The picks are being discovered all over my room and I promise to display them in a more timely fashion.
Sometimes I get around to things at the speed of a glacier and that describes my relationship to the Rolling Stones’ classic album “Exile On Main St.”
The album was originally released in 1972, but just this past year was remastered and 10 new tunes from the sessions (three were alternate tracks of original songs from the album) were released. A friend played the new/old tracks for me recently and my mind was somewhat blown — I was hearing a brand new album from the Rolling Stones that had been kept in a time capsule.
Now, I can’t really review those new/old releases because I’ve just heard them once and it seemed like some were fabulous, and some were kind of slop. Yet, then again, a lot of people thought that same thing about the original “Exile.”
I will be buying (or attaining) those 10 new tunes very soon for a more careful examination. However, what’s really happened over the last month is I’ve actually discovered the original “Exile” for the first time in my life. Sure, I’d heard the album in passing over the years — including the tunes “Tumbling Dice,” “Sweet Virginia” and “Happy” about a billion times.
But, like I suspect may have happened to many people, I somehow never fully soaked in all of the original “Exile” and experienced its brilliance. I feel like a moron for having to admit this, but I’d been so steeped in albums like “Let It Bleed,” “Beggars Banquet,” “Sticky Fingers” and “Some Girls” and various compilations that somehow I kept missing the full force of “Exile.”
Perhaps when I listened to it as a younger person, my ears were trained to respond to the sound of the Stones on those other classic albums I just mentioned. “Exile” is certainly a much more raw, roots rock and blues record.
For the last three weeks I’ve listened to “Exile” almost nonstop and I can’t figure out why I haven’t been listening to tunes like “Rocks Off,” “Rip This Joint,” “Casino Boogie,” “Ventilator Blues,” and “Soul Survivor” all my life. I’ve heard “Loving Cup” a lot during the years, but even that tune, for some reason, feels like a rediscovery.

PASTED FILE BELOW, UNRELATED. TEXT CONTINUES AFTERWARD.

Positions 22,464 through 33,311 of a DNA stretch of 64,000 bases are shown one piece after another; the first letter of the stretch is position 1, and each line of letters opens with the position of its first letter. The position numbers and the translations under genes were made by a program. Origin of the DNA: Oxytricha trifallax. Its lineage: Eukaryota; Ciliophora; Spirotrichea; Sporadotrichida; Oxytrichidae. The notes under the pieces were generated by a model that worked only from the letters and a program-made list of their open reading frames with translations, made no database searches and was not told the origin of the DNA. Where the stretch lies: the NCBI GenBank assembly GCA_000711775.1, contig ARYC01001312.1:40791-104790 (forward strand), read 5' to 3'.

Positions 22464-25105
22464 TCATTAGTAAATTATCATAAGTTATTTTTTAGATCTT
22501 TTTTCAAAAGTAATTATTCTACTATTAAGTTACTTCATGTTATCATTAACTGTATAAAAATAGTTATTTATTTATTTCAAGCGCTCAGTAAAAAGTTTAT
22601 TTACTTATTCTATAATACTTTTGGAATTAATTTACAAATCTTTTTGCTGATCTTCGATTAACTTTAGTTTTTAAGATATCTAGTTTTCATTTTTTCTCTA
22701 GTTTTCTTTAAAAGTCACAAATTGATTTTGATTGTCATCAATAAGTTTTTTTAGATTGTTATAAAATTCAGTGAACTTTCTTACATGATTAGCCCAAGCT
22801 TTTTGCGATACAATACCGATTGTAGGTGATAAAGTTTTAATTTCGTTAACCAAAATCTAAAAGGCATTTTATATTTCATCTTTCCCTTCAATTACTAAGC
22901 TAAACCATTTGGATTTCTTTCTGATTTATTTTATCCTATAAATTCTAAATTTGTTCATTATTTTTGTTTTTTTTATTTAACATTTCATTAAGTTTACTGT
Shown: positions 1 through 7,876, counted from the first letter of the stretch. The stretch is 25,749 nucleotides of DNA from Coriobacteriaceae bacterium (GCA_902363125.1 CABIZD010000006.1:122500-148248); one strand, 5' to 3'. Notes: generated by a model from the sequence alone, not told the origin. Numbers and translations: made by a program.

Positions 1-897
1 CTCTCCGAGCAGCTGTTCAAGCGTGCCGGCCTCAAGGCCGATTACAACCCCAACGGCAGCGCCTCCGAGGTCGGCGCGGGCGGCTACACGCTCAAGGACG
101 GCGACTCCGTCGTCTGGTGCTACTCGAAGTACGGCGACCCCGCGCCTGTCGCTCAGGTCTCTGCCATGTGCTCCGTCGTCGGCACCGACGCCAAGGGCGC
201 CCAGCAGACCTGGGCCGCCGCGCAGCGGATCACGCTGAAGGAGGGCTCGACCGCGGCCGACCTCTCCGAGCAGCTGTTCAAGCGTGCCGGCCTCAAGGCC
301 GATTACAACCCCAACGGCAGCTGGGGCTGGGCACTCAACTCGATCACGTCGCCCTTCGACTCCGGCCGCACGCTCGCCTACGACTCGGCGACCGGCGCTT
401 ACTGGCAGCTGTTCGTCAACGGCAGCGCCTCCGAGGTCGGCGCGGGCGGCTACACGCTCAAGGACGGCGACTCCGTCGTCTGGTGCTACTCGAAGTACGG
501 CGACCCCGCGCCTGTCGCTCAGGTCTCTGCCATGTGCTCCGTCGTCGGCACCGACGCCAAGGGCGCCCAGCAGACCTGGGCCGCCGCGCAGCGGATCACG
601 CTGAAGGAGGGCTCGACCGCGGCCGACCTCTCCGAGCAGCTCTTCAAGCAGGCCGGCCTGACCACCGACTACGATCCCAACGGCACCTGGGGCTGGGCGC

And, oh … my, let me tell you how I’ve been listening to “Loving Cup” recently: As loud as my stereo will allow, my hands on some flat surface as if I’m playing the keys, and I’m howlin’ those opening lines: “I’m the man on the mountain, come on up! I’m the plowman in the valley with a face full of mud!”
I even put my strat in the open G tuning and learned “Happy” (always my favorite Keith Richards tune). And I must say I totally agree with Keith, I’ve never gotten a flash off a cocktail when I get some flesh off the bone.
I’m so glad I can finally say with confidence, “Yes, ‘Exile’, a masterpiece, maybe the Stones best album ever.” Keith and I like to tweak Mick with a statement like that. But, my gosh, even if Mick Jagger wanted to make something a little less raw roots rock at the time, he sure sings the plaster off the walls with his performances on that record.
I love it that Gram Parsons was hangin’ around the shack in Southern France the summer this thing was made. Gram and Keith, now there’s two guys who like to have a good time.
Anyway, Dylan and/or Leonard Cohen and/or Jerry Garcia have not yet rescued me from “Exile” and I can’t wait to dive into these newly released tracks that I’ve only heard once.
I know Springsteen recently released, like, 800 songs and a movie he made during the “Darkness On the Edge of Town” era, but we all know that Bruce is a creative freak of nature. The Boss is from another planet, etc. etc., and I do need to check out all that new “Darkness” stuff, but new material from the “Exile” sessions is pretty cool as well. Almost as cool as those lightning bolts put down on a record called “Exile On Main St.” that had somehow eluded me for four decades.
Jim Dyar is a news, arts and entertainment journalist for A News Cafe and the former arts and entertainment editor for the Record Searchlight’s D.A.T.E. section. Jim is also a songwriter and leader of the Jim Dyar Band. He lives in Redding. E-mail him at email@example.com.
A News Cafe, founded in Shasta County by Redding, CA journalist Doni Greenberg, is the place for people craving local Northern California news, commentary, food, arts and entertainment. Views and opinions expressed here are not necessarily those of anewscafe.com.